WordPress is a powerful and popular tool for creating websites and blogs. 

In more technical terms, it is an open-source Content Management System (CMS). Basically that means that it is a free tool available online and, because of it’s open nature, is constantly being adapted and used by people all over the world.


As a member of the Middlebury community, you can access WordPress one of four ways:

  1. WordPress through Sites DOT (College / Schools | Institute) — learn about access to Sites DOT here.
  2. WordPress through MiddCreate learn about access to MiddCreate here.  
  3. WordPress through WordPress.com — learn about access to WordPress.com here.
  4. WordPress through a self-hosted domain

Explain WordPress, please.

Think of WordPress as a piece of software that helps you create a website. It’s not the only software you could use to make your site, but it’s a very common one to choose because it offers a ton of add-ons that give you more flexibility and control over the design and function of your site than many other options. It also separates the “look” from the “content,” which means you can easily change the design of your entire site without losing your carefully written “About” page or blog entries, for example. (This is different from options such as Wix or Weebly, where if you want to change the theme, you sometimes have to start your entire site all over from scratch.)

I’m confused.

Confusion over WordPress often comes because there are different ways you can access this software—some of which are free and simple to set up but limit your options, and some of which are a little more complicated to get started with but also give you more freedom of choice as to what is possible.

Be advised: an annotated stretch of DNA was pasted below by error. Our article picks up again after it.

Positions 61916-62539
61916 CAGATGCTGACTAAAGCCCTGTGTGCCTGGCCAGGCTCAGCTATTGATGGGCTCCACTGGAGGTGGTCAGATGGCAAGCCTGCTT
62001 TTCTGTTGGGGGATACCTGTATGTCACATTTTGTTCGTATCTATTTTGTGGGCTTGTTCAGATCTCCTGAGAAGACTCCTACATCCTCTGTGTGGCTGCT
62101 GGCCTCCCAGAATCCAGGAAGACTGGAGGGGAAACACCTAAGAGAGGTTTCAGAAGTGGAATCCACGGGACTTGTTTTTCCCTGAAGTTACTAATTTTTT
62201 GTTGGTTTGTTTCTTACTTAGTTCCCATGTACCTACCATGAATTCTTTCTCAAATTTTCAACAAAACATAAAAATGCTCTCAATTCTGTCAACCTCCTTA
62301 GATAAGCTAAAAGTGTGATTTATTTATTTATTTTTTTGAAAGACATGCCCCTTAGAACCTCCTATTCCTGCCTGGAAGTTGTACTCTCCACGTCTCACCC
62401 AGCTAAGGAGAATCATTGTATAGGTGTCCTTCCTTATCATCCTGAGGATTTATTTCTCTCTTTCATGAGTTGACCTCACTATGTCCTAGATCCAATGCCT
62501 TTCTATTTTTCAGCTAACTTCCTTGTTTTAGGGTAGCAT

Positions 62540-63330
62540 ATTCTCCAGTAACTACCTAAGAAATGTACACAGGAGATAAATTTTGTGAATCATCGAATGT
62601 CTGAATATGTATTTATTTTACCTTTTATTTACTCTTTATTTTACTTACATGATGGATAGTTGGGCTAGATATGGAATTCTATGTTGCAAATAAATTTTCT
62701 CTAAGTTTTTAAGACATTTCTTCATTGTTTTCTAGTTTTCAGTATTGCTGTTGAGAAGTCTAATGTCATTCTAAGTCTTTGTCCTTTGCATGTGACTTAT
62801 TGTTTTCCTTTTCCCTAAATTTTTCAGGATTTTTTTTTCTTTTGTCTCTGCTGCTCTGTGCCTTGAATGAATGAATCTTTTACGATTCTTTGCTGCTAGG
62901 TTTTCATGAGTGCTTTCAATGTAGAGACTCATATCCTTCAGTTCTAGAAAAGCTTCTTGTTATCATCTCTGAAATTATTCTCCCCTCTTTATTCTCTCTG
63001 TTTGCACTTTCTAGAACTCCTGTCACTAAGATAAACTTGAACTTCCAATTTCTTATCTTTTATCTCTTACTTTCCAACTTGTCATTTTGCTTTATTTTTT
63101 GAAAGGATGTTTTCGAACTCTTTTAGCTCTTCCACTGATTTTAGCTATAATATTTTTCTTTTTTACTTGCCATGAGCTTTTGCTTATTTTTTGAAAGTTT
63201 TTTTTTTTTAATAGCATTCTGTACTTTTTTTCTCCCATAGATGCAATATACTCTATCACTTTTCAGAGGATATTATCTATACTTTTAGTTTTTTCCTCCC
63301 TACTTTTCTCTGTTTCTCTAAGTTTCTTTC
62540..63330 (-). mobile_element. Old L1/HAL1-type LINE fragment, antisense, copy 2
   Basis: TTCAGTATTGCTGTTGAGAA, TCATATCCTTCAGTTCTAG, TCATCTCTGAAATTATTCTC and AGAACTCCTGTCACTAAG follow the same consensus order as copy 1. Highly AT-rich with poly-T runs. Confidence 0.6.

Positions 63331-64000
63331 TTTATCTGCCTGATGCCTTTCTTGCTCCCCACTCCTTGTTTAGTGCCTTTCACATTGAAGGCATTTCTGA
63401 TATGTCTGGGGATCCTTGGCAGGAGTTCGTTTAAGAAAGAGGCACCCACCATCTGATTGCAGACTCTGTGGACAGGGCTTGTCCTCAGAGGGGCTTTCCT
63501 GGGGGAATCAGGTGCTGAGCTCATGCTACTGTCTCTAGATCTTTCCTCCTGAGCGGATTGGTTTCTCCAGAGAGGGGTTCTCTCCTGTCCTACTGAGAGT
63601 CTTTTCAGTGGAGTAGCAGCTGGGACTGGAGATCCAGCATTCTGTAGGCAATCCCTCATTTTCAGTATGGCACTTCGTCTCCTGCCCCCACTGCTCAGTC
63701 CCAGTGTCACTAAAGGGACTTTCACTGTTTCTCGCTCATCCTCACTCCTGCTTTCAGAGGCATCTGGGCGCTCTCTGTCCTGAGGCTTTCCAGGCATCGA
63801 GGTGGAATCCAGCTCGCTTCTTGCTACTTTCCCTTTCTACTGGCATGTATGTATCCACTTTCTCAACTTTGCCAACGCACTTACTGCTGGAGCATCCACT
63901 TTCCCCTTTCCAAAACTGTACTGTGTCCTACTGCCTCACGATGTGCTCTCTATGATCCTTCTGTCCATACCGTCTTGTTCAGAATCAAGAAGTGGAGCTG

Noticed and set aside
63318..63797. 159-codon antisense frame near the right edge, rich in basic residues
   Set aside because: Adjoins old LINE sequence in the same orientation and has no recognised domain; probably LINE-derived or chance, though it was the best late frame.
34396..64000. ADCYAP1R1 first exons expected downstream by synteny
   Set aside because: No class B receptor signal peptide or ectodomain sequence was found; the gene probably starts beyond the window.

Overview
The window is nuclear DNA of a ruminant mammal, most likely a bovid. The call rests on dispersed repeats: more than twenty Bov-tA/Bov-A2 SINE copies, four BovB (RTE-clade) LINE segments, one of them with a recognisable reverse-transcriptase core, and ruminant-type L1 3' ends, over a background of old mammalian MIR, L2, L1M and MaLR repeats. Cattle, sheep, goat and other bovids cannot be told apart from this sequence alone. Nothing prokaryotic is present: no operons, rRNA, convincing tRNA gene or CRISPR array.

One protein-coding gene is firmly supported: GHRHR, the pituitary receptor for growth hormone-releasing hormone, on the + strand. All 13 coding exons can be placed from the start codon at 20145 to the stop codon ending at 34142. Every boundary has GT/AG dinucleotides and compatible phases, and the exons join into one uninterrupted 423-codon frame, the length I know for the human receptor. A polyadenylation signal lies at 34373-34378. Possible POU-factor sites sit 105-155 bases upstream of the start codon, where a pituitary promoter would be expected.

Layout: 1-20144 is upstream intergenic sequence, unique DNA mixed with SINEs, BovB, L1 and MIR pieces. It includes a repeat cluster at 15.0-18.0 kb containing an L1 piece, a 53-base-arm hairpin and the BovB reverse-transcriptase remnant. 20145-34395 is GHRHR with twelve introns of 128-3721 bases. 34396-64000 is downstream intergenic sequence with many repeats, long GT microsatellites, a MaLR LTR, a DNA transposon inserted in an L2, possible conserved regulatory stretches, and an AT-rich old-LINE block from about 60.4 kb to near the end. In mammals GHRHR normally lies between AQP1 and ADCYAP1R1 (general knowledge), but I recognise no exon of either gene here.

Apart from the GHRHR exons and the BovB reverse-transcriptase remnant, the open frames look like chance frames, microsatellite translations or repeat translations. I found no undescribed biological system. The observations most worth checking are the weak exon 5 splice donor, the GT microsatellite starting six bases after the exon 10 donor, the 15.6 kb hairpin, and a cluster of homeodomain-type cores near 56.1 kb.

The way to access WordPress is commonly referred to as either “wordpress.com” or “wordpress.org,” but that’s not the most helpful to someone who is just starting out. Adding to the confusion is the fact that Middlebury offers different ways to access WordPress, so instead of the regular either/or decision that other people outside of Middlebury face, we have four options.

The four options again are:

  1. sites.middlebury.edu (College/Schools) or sites.miis.edu (Institute)
  2. MiddCreate
  3. WordPress.com
  4. Self-hosted domain

What’s the difference? (click here for summary)

A. Cost

Numbers 1 & 2 are free for the Middlebury community, and number 3 would be free for you whether you were a part of Middlebury or not.

Number 4 would involve paying for hosting and a domain in order to set up WordPress.

B. Availability

Numbers 1 & 2 are available to the Middlebury community.

Numbers 3 & 4 would be available to you whether you were a part of Middlebury or not.

C. Setup, Ease of Use

Numbers 1 & 3 are WordPress-specific options, and the software is set up for you and ready to use easily and immediately.

Numbers 2 & 4 give you a space where you can install the WordPress software for your use, but you have to specifically choose WordPress versus other potential options. Once you install it, you have to configure and maintain it, which is less intuitive.

D. URL/Web Address

Numbers 1, 2, & 3 by default come with a specific part of the URL that you can’t get rid of. If you want your URL to include “WinterHatHair” in it, it would have to be one of the following, depending on which WordPress option you chose: